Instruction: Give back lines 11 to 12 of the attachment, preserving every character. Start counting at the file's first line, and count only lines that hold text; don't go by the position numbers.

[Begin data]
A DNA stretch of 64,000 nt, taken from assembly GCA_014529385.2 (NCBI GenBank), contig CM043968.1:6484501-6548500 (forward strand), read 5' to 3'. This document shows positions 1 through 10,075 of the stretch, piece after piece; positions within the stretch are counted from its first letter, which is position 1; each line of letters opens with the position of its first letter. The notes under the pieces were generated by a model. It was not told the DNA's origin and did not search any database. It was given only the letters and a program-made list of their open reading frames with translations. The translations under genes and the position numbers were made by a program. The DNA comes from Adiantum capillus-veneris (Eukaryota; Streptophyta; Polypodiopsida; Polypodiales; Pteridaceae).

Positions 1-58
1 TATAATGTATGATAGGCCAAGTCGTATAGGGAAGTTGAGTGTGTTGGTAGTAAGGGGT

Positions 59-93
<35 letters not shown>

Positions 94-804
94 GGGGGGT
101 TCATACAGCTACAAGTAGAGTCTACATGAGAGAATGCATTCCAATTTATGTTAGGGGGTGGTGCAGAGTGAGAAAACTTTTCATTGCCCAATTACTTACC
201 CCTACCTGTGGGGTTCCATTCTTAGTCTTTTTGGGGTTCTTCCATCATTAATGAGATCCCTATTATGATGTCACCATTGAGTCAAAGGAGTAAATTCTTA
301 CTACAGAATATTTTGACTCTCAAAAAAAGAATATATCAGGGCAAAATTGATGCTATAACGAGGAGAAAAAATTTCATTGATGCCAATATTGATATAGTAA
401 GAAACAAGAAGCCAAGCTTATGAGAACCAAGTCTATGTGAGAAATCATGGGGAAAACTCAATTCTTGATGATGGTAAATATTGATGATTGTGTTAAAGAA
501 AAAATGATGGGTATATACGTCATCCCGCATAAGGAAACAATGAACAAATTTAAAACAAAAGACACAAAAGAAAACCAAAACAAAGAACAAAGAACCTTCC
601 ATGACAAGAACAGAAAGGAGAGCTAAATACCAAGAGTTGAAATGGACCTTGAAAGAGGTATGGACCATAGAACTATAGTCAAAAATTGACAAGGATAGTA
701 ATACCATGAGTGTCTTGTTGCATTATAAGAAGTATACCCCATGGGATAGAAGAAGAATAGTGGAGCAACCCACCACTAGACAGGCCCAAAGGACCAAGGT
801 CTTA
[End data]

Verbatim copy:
401 GAAACAAGAAGCCAAGCTTATGAGAACCAAGTCTATGTGAGAAATCATGGGGAAAACTCAATTCTTGATGATGGTAAATATTGATGATTGTGTTAAAGAA
501 AAAATGATGGGTATATACGTCATCCCGCATAAGGAAACAATGAACAAATTTAAAACAAAAGACACAAAAGAAAACCAAAACAAAGAACAAAGAACCTTCC